I have long known that my grandmother witnessed Kristallnacht. But it is only this year — as we mark the 80th anniversary of the vicious antisemitic pogrom that exploded across Nazi Germany on Nov. 9 and 10, 1938 — that I have come to learn the details of her harrowing experience.
Now Esti Kalms, my grandmother grew up as Esther Weinstock on Lilienbrunngasse, a small street in Vienna’s 2nd district, just south of the River Danube. In March 1938, nine months before the pogrom, Austria was incorporated into Nazi Germany through the infamous “Anschluss,” and Adolf Hitler was greeted by adoring crowds on the Heldenplatz when he triumphantly arrived in Vienna.
The area where my grandmother lived was home to a significant Orthodox Jewish community, alongside non-Jewish neighbors. The street was relatively narrow for Vienna, lined with fairly large apartment blocks, all four stories high. “From your window you could look into the windows of the houses opposite,” my grandmother told me. There were a few stores on the block and a synagogue that was housed directly below her apartment.
It was the family’s proximity to the synagogue that made her a front row observer to the events of that brutal night, when more than one hundred Jews were murdered, thousands deported to concentration camps, and hundreds of synagogues and Jewish-owned stores were destroyed in the antisemitic frenzy.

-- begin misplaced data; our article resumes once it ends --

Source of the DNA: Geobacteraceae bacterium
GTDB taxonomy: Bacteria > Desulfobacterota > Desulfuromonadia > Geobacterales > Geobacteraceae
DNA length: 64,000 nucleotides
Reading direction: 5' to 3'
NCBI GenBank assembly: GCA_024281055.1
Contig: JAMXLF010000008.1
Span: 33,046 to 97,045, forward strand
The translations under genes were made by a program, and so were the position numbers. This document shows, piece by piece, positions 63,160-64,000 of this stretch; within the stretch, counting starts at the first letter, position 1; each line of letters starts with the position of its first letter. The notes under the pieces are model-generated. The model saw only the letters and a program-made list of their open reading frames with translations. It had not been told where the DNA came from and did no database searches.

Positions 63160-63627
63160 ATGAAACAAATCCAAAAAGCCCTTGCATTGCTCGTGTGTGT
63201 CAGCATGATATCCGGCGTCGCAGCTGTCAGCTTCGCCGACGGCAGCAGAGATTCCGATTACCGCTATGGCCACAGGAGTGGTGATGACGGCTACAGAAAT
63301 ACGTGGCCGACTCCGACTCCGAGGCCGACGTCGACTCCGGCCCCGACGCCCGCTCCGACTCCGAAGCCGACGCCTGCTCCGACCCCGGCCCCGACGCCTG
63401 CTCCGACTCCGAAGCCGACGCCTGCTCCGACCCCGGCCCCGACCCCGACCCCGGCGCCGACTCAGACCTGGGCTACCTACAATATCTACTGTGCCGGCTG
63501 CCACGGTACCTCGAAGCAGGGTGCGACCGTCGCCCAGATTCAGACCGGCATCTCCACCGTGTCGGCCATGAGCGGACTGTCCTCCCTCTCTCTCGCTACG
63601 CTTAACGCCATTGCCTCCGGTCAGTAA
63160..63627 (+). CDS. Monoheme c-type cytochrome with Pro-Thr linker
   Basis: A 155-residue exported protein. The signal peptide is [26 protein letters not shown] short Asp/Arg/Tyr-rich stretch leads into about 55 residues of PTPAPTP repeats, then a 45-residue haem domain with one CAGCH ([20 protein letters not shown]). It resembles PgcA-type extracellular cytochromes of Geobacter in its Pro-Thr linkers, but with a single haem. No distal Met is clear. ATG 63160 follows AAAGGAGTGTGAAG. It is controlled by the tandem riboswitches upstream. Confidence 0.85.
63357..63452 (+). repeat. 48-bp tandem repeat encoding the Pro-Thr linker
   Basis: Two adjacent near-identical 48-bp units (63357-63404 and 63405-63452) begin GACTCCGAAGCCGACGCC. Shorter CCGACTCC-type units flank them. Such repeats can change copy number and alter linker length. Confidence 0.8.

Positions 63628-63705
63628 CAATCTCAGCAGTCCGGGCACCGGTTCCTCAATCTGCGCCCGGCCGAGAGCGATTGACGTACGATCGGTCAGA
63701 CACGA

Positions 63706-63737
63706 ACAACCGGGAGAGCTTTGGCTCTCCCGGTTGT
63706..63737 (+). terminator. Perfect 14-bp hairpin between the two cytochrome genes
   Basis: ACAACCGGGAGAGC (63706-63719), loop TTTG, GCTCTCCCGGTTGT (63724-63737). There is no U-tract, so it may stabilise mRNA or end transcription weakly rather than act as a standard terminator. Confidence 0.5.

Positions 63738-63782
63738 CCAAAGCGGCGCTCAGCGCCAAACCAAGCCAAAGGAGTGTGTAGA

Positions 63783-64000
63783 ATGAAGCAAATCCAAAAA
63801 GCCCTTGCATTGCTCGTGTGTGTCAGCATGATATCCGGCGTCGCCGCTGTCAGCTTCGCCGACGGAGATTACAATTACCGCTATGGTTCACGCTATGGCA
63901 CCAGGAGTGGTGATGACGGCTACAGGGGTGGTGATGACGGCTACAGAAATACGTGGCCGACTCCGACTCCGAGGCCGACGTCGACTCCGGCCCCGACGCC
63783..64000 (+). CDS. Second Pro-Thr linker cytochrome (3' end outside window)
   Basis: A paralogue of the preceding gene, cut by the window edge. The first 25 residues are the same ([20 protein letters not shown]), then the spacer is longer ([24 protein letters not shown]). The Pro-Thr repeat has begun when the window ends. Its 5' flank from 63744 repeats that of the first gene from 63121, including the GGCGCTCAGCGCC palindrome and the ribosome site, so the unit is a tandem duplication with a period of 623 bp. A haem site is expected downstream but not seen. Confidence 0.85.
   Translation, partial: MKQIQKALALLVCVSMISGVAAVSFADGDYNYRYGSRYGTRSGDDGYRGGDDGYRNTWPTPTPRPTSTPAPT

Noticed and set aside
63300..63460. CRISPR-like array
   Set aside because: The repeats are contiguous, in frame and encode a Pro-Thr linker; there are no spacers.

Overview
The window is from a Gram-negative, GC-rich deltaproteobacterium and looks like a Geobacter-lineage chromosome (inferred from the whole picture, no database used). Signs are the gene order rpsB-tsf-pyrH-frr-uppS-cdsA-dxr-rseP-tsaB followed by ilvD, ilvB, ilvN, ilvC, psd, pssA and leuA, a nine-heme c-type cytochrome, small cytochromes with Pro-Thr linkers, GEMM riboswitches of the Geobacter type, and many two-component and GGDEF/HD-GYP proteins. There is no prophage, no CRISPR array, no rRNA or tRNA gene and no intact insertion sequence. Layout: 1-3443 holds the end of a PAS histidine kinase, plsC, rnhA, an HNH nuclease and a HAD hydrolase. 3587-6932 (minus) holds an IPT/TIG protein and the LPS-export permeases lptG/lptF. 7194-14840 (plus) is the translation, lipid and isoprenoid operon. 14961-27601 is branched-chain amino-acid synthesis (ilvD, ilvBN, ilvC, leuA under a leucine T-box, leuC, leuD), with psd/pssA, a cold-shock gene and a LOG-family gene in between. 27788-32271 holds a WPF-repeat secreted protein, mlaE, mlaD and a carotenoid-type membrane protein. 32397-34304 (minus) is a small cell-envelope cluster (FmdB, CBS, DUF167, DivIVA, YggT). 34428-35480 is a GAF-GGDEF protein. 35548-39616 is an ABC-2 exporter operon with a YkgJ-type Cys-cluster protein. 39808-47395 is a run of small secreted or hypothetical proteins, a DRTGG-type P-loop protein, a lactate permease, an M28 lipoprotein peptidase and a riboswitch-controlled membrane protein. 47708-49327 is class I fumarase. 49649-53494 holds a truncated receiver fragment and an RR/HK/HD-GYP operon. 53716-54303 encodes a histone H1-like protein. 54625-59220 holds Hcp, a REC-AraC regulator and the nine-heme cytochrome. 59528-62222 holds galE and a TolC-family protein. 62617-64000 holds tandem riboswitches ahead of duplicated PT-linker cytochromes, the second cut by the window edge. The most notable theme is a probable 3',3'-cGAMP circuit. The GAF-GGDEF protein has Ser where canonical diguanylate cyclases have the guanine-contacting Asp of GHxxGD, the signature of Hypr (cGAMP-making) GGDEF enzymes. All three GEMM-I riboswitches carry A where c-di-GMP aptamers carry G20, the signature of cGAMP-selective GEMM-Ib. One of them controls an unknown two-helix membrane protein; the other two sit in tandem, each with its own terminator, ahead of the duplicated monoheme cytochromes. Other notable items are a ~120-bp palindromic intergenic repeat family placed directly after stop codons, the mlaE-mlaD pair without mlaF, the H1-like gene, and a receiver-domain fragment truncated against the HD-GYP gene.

We enjoyed a wonderful 60-year run, we American Jews. The postwar boom of the 1940s and 1950s heralded a Golden...
My grandmother was 9 years old at the time. She recalls huddling silently at the window of their apartment with her siblings, her mother, who sold knitted goods for a living, and her father, a kabbalist and local rabbi, and “hearing a lot of noise outside in the street.”
The road below was dimly lit, and in their apartment all lights were switched off. “We were told to stand well back from the window, so as not to be seen from the street,” she said. “We thought we would be next.” Down below she saw a group of soldiers and “a lot of the contents of the shul that was one flat below us in the middle of the street.”
“We were obviously quite scared,” she added.
And then a vivid recollection: “In the middle of it all there was one SS man holding up a Sefer Torah (Torah scroll) and kicking downwards with his boot to try and tear it, to destroy it.”
“How stupid is he,” she remembers thinking. “He thinks it’s made out of paper and I know it’s made out of parchment, why doesn’t he realize he’s not going to tear it.”